New Software Aids Special Needs Bus Riders
TAMPA, Fla. (July 23, 2008) – A research team at the University of South Florida's National Center for Transit Research (NCTR) at the Center for Urban Transportation Research (CUTR) (www.cutr.usf.edu) and the USF Department of Computer Science and Engineering has developed and tested a "Travel Assistant Device" (TAD) software application that enables a cell phone to provide information prompts to transit riders with special needs. The TAD, which can play an audio message and vibrate when the user is nearing the correct transit stop, was developed to make trips on transit vehicles easier for those with a variety of challenges or impairments, whether cognitive, visual or auditory.
"The goal of the 1990 Americans with Disabilities Act was to provide equal opportunity, full participation and independence to persons with disabilities," said Phil Winters, co-principal investigator on the research team. "For many people, using public transportation is an option to get to work, school or shopping. But for some, getting from one place to another using public transportation is fraught with difficulties."
Based on a 2001 study conducted by NCTR, survey participants said that public transportation trip planning was at times difficult and complex. Similar research in travel instruction has found that travel planning and riding public transportation required 23 "travel skills." With the results of these studies in-hand, the research team evaluated the possibility of using mobile phones as travel assistant devices to help develop those skills and subsequently developed the TAD software.
"The TAD system is a software communication architecture that uses off-the-shelf Global Positioning System-enabled mobile phones to provide travel services for the end-user," said CUTR's Sean Barbeau, co-principal investigator on the project. "We targeted three services - the delivery of real time audio prompts to tell the user when to request a stop; the delivery of an alert to the rider, caretaker and travel trainer if the rider deviates from the expected route; and a Web page that allows trainers and caretakers to create new itineraries and view the location of the transit rider in real time.”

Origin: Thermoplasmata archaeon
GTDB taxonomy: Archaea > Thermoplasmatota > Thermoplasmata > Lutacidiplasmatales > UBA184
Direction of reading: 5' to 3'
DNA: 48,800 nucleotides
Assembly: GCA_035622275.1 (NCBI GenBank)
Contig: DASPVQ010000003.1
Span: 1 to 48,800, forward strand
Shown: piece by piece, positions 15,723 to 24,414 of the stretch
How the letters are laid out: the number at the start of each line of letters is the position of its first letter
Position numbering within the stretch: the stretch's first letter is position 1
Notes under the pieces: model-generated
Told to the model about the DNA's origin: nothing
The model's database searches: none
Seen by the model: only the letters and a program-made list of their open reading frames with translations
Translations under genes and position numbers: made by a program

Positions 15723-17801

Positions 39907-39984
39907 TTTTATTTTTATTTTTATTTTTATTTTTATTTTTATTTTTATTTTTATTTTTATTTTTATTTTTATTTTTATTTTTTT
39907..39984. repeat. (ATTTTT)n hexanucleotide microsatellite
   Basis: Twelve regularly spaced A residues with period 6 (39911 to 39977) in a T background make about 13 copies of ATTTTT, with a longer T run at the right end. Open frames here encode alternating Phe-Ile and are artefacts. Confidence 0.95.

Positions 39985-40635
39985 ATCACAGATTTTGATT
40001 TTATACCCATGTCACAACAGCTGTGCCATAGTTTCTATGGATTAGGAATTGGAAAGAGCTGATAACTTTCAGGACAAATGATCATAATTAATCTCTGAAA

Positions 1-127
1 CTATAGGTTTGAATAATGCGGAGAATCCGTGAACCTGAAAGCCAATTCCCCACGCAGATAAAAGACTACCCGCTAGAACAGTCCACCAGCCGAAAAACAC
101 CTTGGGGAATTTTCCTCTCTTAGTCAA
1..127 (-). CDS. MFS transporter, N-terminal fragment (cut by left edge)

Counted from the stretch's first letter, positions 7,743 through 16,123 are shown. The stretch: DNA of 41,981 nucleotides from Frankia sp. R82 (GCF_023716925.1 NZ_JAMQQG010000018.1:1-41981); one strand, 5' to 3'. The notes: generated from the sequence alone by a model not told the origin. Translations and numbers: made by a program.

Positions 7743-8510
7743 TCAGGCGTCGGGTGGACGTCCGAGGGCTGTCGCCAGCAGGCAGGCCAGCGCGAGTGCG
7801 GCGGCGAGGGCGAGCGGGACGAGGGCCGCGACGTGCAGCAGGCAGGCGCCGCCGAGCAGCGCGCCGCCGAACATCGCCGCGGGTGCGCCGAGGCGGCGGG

Other goals were to make the system low-cost and widely accessible, to make the system components reusable and easily updatable for new transit routes and schedules, and to provide a reliable service that could be tailored to individual needs.
"The server-side software uses several applications that work together," said CUTR senior research associate Nevine Labib Georggi. "Once the transit rider is traveling on a route, their position is reported to the server in real time," explains Georggi. "When the travel trainer initially creates the rider's trip on the Web page, a custom "geo-fence" is defined around the route. The rider's position is checked in real time against the sequence of routes the rider has chosen to detect if they become lost. The system is fully programmable based on input from the Web site and the trip chosen by the rider on the cell phone."
TAD was developed and field-tested over several years with funding and support from the Florida Department of Transportation. Field studies and training were also carried out with the cooperation of Hillsborough Area Regional Transit (HART) and the Successful Transition After Graduation for Exceptional Students (STAGES) program at USF.
The University of South Florida is among the nation's top 63 public research universities and one of 39 community engaged public universities as designated by the Carnegie Foundation for the Advancement of Teaching. It is one of Florida's top three research universities. USF was awarded more than $300 million in research contracts and grants last year. The university offers 219 degree programs at the undergraduate, graduate, specialist and doctoral levels, including the doctor of medicine. The university has a $1.8 billion annual budget, an annual economic impact of $3.2 billion, and serves more than 45,000 students on campuses in Tampa, St. Petersburg, Sarasota-Manatee and Lakeland. USF is a member of the Big East Athletic Conference.
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